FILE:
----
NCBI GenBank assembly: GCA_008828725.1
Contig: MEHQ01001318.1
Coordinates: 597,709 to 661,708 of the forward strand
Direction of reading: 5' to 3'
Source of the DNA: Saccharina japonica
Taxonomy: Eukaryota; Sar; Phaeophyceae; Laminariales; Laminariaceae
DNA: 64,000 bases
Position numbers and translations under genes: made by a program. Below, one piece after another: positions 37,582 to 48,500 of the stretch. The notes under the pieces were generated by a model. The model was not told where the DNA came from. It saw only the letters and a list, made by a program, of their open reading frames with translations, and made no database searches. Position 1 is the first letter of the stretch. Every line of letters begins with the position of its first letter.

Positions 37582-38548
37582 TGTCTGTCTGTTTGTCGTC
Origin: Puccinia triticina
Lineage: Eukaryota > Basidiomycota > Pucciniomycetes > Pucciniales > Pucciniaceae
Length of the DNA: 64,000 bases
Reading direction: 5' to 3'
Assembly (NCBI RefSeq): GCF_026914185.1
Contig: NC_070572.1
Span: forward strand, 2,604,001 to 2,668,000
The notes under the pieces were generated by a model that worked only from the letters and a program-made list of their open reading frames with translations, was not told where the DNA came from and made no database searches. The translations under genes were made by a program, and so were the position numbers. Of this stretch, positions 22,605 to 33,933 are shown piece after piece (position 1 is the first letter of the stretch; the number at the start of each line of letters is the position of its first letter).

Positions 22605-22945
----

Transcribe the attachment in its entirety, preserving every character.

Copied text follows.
NCBI GenBank assembly: GCA_008828725.1
Contig: MEHQ01001318.1
Coordinates: 597,709 to 661,708 of the forward strand
Direction of reading: 5' to 3'
Source of the DNA: Saccharina japonica
Taxonomy: Eukaryota; Sar; Phaeophyceae; Laminariales; Laminariaceae
DNA: 64,000 bases
Position numbers and translations under genes: made by a program. Below, one piece after another: positions 37,582 to 48,500 of the stretch. The notes under the pieces were generated by a model. The model was not told where the DNA came from. It saw only the letters and a list, made by a program, of their open reading frames with translations, and made no database searches. Position 1 is the first letter of the stretch. Every line of letters begins with the position of its first letter.

Positions 37582-38548
37582 TGTCTGTCTGTTTGTCGTC
Origin: Puccinia triticina
Lineage: Eukaryota > Basidiomycota > Pucciniomycetes > Pucciniales > Pucciniaceae
Length of the DNA: 64,000 bases
Reading direction: 5' to 3'
Assembly (NCBI RefSeq): GCF_026914185.1
Contig: NC_070572.1
Span: forward strand, 2,604,001 to 2,668,000
The notes under the pieces were generated by a model that worked only from the letters and a program-made list of their open reading frames with translations, was not told where the DNA came from and made no database searches. The translations under genes were made by a program, and so were the position numbers. Of this stretch, positions 22,605 to 33,933 are shown piece after piece (position 1 is the first letter of the stretch; the number at the start of each line of letters is the position of its first letter).

Positions 22605-22945